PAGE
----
Geometry of the deep Calabrian subduction (Central Mediterranean Sea) from wide‐angle seismic data and 3‐D gravity modeling
|Author(s)||Dellong David1, 2, Klingelhoefer Frauke1, Dannowski Anke3, Kopp Heidrun3, 4, Murphy Shane1, Graindorge David2, Margheriti Lucia5, Moretti Milena5, Barreca Giovanni6, Scarfì Luciano7, Polonia Alina8, Gutscher Marc-Andre2|
|Affiliation(s)||1 : Géosciences Marines, IFREMER, Centre de Brest Plouzané , France
2 : UMR LGO, University of Western Brittany Brest , France
3 : GEOMAR , Kiel , Germany
4 : Christian Albrechts, University Kiel , Germany
5 : Istituto Nazionale di Geofisica e Vulcanologia (INGV), Centro Nazionale Terremoti Rome, Italy
6 : Dipartimento di Scienze Biologiche, Geologiche ed Ambientali, University of Catania Catania, Italy
7 : Istituto Nazionale di Geofisica e Vulcanologia (INGV), Osservatorio Etneo Catania,Italy
8 : ISMAR CNR, Bologna, Italy
|Source||Geochemistry Geophysics Geosystems (1525-2027) (American Geophysical Union (AGU)), 2020-03 , Vol. 21 , N. 3 , P. 23p.|
|WOS© Times Cited||8|
|Keyword(s)||Ionian Basin, wide-angle seismic, gravity, crustal structure, seismicity, tomography|
The Calabrian subduction zone is one of the narrowest arcs on Earth and a key area to understand the geodynamic evolution of the Mediterranean and other marginal seas. Here in the Ionian Sea, the African plate subducts beneath Eurasia. Imaging the boundary between the downgoing slab and the upper plate along the Calabrian subduction zone is important for assessing the potential of the subduction zone to generate mega‐thrust earthquakes and was the main objective of this study. Here we present and analyze the results from a 380 km long, wide‐angle seismic profile spanning the complete subduction zone, from the deep Ionian Basin and the accretionary wedge to NE Sicily, with additional constraints offered by 3‐D Gravity modeling and the analysis of earthquake hypocenters. The velocity model for the wide‐angle seismic profile images thin oceanic crust throughout the basin. The Calabrian backstop extends underneath the accretionary wedge to about 100 km SE of the coast. The seismic model was extended in depth using earthquake hypocenters. The combined results indicate that the slab dip increases abruptly from 2‐3° to 60‐70° over a distance of ≤50 km underneath the Calabrian backstop. This abrupt steepening is likely related to the roll‐back geodynamic evolution of the narrow Calabrian slab which shows great similarity to the shallow and deep geometry of the Gibraltar slab.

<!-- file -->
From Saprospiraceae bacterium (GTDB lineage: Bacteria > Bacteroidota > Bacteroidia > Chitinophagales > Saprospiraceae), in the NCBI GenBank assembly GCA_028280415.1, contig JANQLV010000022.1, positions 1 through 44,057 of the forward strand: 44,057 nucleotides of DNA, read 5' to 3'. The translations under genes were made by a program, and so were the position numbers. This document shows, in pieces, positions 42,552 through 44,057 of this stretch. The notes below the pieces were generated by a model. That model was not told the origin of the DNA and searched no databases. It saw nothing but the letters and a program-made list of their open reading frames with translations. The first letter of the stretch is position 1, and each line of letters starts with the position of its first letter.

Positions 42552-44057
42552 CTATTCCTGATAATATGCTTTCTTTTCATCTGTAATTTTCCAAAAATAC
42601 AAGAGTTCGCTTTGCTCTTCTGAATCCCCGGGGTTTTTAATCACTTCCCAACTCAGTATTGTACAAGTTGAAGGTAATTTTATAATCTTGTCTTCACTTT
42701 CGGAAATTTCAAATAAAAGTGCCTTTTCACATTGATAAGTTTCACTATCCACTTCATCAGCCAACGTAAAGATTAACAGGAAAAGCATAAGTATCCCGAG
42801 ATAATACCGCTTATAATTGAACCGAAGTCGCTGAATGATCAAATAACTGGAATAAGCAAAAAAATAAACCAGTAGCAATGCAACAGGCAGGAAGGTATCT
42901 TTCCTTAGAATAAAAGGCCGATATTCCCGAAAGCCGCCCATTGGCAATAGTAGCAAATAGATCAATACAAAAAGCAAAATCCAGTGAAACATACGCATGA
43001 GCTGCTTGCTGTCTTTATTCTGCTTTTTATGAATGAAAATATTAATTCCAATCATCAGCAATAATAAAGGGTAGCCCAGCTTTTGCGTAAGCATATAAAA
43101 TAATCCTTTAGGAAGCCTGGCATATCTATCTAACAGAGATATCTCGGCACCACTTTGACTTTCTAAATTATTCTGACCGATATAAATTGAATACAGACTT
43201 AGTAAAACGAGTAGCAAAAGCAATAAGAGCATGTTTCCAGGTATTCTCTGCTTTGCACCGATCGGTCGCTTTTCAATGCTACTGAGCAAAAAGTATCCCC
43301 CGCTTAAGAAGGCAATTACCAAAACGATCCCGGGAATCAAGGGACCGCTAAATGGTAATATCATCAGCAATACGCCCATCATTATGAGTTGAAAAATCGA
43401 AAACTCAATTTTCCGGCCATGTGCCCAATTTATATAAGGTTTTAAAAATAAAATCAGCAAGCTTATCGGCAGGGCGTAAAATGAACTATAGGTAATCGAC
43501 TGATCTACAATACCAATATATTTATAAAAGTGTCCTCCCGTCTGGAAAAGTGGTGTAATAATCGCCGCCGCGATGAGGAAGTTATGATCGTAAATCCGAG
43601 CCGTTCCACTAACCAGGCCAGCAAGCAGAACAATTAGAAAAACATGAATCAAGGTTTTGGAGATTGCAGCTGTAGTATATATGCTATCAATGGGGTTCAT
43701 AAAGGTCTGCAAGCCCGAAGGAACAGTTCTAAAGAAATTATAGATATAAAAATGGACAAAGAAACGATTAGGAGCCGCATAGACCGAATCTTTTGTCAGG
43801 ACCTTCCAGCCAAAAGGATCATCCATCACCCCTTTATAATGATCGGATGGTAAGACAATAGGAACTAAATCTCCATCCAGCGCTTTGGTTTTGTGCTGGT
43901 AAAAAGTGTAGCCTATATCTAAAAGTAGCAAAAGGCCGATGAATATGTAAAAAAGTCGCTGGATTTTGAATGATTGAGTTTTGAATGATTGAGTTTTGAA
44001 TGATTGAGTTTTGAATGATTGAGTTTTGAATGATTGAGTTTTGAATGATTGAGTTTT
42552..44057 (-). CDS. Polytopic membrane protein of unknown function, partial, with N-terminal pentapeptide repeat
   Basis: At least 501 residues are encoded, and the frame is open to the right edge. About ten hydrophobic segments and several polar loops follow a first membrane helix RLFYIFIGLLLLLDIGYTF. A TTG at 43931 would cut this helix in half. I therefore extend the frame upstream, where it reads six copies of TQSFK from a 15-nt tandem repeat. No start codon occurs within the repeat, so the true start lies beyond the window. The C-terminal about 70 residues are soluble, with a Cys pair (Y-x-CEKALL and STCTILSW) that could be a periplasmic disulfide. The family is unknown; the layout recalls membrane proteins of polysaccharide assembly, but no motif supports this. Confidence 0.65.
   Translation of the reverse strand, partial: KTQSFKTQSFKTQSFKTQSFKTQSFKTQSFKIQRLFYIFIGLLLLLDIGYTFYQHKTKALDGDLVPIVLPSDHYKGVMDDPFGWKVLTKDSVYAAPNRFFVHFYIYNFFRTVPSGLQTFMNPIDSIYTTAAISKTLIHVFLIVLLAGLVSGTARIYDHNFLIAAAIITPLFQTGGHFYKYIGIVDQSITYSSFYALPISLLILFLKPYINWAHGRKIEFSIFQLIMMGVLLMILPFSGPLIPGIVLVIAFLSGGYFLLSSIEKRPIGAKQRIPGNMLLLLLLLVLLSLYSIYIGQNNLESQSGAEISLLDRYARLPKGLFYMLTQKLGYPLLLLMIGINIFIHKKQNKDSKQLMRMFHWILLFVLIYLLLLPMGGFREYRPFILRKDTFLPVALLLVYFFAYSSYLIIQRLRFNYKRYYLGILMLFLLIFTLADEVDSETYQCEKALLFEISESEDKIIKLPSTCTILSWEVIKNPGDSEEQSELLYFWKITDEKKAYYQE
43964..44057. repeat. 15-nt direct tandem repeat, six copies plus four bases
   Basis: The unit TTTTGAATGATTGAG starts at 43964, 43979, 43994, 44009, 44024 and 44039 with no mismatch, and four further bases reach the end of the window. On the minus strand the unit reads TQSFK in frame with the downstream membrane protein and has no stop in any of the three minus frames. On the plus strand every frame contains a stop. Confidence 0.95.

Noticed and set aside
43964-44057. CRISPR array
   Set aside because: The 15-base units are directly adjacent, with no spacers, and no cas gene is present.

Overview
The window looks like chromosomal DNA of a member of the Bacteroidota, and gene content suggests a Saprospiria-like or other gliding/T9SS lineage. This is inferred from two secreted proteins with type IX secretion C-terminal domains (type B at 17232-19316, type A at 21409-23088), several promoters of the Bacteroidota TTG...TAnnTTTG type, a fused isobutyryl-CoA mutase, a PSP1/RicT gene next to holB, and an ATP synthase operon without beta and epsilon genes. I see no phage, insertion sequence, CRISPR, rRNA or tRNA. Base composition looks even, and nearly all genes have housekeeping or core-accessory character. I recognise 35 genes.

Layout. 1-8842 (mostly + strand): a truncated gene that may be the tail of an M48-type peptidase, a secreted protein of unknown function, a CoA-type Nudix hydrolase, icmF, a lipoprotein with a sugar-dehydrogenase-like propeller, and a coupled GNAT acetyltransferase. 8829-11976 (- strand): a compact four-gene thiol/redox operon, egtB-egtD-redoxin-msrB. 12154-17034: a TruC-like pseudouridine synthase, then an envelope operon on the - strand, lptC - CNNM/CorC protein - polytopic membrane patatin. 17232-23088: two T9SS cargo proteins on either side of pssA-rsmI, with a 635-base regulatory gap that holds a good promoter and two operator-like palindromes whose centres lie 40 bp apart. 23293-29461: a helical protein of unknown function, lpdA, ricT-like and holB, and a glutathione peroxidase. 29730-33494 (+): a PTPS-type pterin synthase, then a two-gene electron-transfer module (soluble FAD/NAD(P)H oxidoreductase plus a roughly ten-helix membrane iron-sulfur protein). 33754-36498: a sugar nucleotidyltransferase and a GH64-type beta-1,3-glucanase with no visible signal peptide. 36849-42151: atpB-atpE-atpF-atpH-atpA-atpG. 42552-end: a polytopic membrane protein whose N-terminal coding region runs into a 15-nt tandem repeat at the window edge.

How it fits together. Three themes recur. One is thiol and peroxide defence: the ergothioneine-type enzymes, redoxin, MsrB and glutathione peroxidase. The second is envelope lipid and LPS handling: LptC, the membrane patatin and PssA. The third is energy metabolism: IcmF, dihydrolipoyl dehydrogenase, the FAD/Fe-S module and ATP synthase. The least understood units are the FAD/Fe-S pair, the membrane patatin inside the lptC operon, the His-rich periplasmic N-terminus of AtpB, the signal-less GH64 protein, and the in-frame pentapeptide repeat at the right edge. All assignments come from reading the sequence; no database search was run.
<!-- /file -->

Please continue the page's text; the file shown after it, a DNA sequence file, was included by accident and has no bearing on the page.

Plain language abstract
We investigate the deep crustal structure of southern Italy and the Central Mediterranean where some of the oldest oceanic crust on Earth is actively descending (subducting) into the earth's interior (Speranza et al., 2012). This process causes much of the moderate seismicity observed in this region and may be responsible for strong historical earthquakes as well (Gutscher et al., 2006). Deep seismic data recorded during a marine geophysical expedition performed in 2014, allow us to reconstruct the 3‐D geometry of this subduction zone. Our data reveal a 1‐4 km thick evaporitic (salt bearing) layer in the 13 km thick accretionary wedge. The thin underlying crust has characteristics of oceanic crust. The adjacent onshore domains (E Sicily and SW Calabria) are composed of 25‐30 km thick crust with velocities typical of continental crust. Together with earthquake travel‐time tomography (providing images of the subducting slab down to 300 km) and gravity modeling we can for the first time image the abrupt steepening of the subducting slab, the “slab hinge”, where slab dip increases from ≤5° to >60° over a downdip distance of 50 km. This slab dip is steep compared to other subduction zones, for example in Northern Honshu Japan or Sumatra, where the slab dip remains roughly 10° down to 40 km depth and therefore may have consequences on the seismicity of the region.